by Richard Rhinehart
Arlington, Virginia, April 22, 2013 – Participants in the April 26-28, 2013 Face of America ride from World T.E.A.M. Sports will come from 39 states from coast to coast, Puerto Rico, the District of Columbia and several Canadian provinces. These athletes include disabled veterans, active duty military, retired military, civilians and youth. For some participants, this will be their third or fourth ride; for others, this is their first opportunity to ride the Arlington to Gettysburg, 110-mile route.
All participants ride together in the Face of America for a common cause – to honor and respect military veterans, particularly those who gave so much in their service. There are many veterans who left their service to their country with a physical or mental disability as a result of attacks, accidents, and illness. We all share the same road with these honored individuals.
Here is a sampling of some of the more than 100 veterans with disabilities who will be participating in the ride:
• Geoff Moulton – U.S. Army, 1967-1970. “I first rode in the Face of America four years ago as a means of giving back and assisting my fellow disabled veterans. Fortunately my disabilities are not as severe as others and I am able to provide assistance. I have made many friends over the years at this event and am inspired by all who participate,” said Moulton.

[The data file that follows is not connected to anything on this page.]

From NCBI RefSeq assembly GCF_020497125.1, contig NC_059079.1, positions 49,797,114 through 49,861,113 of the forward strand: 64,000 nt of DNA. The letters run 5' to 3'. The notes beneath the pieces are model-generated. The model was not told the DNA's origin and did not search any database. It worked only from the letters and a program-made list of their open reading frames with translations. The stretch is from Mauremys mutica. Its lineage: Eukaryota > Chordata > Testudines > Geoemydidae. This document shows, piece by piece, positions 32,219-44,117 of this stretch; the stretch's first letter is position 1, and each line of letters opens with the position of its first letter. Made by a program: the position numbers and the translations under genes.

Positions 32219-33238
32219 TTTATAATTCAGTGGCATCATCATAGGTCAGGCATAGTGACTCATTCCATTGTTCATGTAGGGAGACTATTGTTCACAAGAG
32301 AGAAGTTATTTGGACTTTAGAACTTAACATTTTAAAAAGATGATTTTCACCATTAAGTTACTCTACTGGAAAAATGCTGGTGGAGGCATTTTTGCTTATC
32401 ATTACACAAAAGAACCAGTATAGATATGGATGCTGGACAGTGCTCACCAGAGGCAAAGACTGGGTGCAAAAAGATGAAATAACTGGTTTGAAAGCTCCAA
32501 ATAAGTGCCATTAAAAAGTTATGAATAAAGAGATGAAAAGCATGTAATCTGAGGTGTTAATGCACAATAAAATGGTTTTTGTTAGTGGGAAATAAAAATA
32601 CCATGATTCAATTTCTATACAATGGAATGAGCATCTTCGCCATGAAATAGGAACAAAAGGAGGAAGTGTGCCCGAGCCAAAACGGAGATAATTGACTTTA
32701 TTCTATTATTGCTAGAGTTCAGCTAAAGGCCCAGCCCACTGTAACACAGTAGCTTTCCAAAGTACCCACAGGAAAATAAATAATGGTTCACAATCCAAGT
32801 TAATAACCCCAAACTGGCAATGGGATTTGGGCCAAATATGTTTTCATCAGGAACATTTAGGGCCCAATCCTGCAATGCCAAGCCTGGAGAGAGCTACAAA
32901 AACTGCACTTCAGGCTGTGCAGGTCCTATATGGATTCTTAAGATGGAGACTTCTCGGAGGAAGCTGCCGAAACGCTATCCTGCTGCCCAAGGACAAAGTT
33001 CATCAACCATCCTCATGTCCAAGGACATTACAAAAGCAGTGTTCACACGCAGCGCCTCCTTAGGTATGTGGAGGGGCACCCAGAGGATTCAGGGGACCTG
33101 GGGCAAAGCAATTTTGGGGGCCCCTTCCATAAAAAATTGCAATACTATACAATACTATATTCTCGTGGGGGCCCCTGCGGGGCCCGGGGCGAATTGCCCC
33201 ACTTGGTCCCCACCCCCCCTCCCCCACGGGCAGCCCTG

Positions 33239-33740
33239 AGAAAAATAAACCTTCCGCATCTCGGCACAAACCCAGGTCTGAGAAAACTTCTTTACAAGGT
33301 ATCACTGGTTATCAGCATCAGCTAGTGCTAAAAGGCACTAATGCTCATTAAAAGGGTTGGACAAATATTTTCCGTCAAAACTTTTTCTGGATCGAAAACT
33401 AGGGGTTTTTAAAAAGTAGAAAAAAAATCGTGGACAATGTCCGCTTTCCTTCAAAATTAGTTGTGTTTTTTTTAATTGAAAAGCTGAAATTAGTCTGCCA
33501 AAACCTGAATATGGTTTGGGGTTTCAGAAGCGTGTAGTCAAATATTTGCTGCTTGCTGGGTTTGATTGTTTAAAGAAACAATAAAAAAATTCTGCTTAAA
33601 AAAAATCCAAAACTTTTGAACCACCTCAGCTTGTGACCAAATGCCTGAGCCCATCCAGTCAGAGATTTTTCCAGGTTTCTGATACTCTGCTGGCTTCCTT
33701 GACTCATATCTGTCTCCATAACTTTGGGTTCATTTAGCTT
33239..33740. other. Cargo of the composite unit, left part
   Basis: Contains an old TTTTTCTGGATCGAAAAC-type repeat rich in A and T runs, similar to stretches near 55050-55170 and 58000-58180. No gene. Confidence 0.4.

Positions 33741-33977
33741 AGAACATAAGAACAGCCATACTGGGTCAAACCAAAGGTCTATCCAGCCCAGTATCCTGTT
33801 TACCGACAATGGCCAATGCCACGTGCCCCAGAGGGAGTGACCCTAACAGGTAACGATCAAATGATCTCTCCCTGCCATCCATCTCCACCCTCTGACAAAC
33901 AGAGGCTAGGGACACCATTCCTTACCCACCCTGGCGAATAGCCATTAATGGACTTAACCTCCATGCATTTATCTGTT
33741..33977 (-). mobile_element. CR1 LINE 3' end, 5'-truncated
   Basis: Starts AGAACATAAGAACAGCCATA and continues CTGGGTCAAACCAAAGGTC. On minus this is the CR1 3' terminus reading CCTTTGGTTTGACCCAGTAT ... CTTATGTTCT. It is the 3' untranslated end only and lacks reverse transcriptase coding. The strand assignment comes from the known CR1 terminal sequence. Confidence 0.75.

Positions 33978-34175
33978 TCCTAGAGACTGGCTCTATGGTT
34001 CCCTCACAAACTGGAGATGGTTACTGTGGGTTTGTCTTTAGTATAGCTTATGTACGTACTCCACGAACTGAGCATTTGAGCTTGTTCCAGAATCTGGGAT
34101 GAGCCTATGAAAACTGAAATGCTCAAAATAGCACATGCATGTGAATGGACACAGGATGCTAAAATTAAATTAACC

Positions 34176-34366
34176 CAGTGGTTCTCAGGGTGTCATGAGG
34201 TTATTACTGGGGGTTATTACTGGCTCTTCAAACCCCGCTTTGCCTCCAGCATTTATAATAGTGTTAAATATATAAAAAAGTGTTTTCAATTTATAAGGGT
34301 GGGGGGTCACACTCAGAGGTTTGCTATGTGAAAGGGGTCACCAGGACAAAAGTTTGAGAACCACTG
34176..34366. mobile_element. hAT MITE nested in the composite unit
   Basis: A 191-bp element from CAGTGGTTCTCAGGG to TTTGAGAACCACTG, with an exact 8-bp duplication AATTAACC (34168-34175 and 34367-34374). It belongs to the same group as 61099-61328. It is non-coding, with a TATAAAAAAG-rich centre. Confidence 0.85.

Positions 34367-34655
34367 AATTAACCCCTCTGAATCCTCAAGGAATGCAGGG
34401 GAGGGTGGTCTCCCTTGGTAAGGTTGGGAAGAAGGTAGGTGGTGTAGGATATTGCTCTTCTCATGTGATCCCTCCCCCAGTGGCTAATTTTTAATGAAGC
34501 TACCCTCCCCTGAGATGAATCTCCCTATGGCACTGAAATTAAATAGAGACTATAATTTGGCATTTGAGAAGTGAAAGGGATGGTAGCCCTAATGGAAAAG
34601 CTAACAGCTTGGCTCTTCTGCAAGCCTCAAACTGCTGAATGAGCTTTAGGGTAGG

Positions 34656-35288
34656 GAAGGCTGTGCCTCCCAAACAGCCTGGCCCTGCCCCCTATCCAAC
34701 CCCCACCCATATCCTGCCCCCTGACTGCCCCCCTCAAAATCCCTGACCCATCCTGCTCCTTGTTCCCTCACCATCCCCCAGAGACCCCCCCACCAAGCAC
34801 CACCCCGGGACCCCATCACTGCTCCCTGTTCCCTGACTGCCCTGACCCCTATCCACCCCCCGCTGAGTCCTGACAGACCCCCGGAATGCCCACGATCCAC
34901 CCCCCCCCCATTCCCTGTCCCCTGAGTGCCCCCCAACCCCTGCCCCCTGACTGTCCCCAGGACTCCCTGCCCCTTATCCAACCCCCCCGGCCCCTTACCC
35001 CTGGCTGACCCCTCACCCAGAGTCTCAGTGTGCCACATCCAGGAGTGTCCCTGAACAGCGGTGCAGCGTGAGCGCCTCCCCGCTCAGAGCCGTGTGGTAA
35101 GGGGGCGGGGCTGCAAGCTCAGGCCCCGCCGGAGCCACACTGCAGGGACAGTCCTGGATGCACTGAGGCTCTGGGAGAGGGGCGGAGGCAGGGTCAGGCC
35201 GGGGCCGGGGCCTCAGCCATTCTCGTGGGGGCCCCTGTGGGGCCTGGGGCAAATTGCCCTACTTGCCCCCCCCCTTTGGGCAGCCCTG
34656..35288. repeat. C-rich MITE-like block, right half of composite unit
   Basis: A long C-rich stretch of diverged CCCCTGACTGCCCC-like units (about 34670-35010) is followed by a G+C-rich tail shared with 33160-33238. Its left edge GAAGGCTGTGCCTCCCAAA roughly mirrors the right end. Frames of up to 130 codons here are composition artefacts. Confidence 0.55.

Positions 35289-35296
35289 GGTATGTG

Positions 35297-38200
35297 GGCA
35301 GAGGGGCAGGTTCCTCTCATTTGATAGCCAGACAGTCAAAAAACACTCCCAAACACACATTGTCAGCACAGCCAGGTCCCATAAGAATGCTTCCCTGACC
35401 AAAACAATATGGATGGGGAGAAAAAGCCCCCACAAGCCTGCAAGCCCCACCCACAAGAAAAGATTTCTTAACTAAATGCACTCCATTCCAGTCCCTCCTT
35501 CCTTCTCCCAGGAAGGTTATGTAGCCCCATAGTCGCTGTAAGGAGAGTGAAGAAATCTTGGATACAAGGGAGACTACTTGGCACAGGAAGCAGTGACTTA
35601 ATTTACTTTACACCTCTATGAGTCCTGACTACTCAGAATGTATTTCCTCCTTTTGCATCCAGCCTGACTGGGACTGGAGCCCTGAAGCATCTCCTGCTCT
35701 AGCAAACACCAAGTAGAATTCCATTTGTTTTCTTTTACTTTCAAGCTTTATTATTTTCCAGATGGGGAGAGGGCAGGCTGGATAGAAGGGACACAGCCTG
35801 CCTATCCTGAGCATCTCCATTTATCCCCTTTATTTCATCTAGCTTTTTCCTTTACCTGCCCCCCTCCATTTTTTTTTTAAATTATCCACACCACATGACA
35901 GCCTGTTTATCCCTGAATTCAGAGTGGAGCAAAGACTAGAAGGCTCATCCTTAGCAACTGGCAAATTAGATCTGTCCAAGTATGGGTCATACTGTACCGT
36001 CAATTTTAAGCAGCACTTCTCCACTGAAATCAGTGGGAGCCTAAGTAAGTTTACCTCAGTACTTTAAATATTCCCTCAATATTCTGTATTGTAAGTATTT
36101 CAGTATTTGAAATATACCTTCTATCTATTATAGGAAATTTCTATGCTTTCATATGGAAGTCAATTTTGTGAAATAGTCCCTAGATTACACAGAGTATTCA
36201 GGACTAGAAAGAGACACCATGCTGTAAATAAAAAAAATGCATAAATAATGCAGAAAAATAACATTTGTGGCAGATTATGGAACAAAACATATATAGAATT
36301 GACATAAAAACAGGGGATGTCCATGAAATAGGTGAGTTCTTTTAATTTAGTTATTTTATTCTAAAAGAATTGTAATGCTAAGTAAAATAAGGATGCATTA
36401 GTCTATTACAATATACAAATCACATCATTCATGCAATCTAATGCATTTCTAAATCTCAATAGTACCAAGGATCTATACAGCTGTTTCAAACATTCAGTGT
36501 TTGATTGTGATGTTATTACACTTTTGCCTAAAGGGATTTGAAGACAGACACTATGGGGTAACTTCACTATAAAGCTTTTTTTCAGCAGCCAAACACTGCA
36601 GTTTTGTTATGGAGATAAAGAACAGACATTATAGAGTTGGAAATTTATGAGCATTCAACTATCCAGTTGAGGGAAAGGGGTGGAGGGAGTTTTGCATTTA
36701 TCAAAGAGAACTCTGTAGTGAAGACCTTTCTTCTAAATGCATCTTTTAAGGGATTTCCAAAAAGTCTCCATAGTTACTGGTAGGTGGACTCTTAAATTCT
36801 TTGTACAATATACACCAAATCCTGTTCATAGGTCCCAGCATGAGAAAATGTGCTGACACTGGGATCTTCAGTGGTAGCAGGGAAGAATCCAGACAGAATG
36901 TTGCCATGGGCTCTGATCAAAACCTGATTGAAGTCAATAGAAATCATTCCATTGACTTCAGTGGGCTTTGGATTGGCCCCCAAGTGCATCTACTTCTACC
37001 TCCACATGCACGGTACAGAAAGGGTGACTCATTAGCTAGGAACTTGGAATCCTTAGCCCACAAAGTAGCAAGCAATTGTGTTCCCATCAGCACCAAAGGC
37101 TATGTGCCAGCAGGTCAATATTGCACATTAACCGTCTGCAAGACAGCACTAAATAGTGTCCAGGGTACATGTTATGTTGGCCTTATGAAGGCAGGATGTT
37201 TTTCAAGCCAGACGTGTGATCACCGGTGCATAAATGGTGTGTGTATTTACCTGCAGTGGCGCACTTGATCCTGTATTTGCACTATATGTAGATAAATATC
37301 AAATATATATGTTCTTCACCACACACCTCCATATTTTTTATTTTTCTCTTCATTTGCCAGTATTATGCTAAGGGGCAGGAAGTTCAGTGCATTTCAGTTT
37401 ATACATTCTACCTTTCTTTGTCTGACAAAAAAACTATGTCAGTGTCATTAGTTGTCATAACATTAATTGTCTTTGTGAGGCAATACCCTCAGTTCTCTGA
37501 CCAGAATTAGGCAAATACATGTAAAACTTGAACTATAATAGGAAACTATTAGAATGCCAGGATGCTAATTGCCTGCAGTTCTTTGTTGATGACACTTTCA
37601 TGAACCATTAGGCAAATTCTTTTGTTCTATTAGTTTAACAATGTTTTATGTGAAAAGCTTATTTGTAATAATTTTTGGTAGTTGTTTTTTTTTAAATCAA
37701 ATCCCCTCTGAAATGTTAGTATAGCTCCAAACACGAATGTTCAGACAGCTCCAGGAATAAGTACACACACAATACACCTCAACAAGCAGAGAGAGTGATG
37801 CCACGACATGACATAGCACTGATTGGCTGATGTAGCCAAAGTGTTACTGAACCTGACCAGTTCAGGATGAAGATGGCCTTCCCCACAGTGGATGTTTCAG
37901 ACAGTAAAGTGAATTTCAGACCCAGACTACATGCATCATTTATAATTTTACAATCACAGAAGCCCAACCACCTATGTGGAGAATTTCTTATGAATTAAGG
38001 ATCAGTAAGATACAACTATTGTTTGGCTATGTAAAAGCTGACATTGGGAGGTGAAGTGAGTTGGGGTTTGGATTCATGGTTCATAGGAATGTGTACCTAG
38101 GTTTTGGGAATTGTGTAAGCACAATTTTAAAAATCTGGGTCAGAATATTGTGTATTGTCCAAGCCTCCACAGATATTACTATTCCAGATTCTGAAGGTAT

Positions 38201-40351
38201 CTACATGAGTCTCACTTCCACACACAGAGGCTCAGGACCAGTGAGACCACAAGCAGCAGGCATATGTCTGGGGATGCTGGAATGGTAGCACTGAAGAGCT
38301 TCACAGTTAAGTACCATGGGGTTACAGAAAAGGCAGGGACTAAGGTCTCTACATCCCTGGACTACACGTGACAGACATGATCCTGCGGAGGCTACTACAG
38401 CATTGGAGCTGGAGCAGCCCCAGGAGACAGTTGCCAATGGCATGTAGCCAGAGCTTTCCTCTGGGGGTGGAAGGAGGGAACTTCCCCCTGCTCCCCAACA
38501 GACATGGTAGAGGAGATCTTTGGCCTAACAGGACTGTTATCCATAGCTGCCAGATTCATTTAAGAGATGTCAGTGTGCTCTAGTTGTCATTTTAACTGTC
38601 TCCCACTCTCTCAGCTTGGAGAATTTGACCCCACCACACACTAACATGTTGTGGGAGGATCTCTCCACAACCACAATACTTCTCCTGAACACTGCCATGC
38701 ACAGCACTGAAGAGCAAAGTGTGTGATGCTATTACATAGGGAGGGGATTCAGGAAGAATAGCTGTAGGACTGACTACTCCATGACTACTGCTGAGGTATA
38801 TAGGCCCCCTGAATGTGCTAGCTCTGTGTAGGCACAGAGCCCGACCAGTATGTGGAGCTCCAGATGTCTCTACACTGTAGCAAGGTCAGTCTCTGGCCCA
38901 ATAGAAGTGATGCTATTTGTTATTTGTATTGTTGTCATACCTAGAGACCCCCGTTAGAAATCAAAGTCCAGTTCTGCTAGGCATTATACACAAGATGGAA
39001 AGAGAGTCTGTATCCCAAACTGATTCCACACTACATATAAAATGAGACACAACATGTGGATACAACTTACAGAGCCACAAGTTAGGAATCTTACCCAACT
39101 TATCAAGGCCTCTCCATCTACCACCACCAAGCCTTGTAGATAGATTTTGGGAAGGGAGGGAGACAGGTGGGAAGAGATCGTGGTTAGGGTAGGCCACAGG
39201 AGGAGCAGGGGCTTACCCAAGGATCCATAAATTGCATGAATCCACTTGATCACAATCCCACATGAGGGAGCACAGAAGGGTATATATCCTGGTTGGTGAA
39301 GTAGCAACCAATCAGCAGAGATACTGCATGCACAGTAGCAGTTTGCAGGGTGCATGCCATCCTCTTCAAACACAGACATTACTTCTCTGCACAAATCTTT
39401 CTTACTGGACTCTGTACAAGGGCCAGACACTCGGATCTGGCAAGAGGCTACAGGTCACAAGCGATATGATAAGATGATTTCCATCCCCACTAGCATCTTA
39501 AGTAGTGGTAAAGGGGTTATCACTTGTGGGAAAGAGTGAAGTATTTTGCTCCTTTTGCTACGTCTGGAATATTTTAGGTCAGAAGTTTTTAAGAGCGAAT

• Kristine White – In 2006, Kristine made the decision to serve her country and entered the Army. Sent to Fort Leonard Wood for Basic Training, she did well in training, five weeks in though, she experienced an injury to her right foot. This injury was ultimately the cause of her discharge late in the same year. After receiving an honorable discharge in late 2006, Kristine returned to her hometown, and attempted to pick up her life and move on. Feeling the disappointment and guilt over not being able to continue her military service, she began physical exercise. In 2011, while completing her Mission Continues Fellowship, Kristine found out about the Face of America Ride and attended. “Considering that it was my first time on a bike in over four years, that first year I think I completed 30 miles, last year… I did at least 67,” said White. “This year, I plan to ride what I rode last year, plus whatever else my body will push limits of doing.”
• Duane Wagner – “The difference between a successful person and others is not the lack of strength or knowledge, but rather the lack of will,” said Wagner. Enlisted in the Marines in 1965, Wagner went to Vietnam and served as an advisor to a Quang Tri village as security and forward intelligence. “On the morning of May 15, 1967,” Wagner recalls, “My camp was attacked and overran by enemy mortar and small arms. I received gunshot wounds and was hit by an enemy hand grenade, which blew off both legs below the knees. Though severely wounded, I dragged myself and another Marine to safety. For that, I received the Silver Star.” Years later, Wagner started riding and racing bikes and won several National Championships, as well as the Arete Award from ESPN and the U.S. Olympic Committee. “I do not have a disability,” Wagner said, “I have an inconvenience.”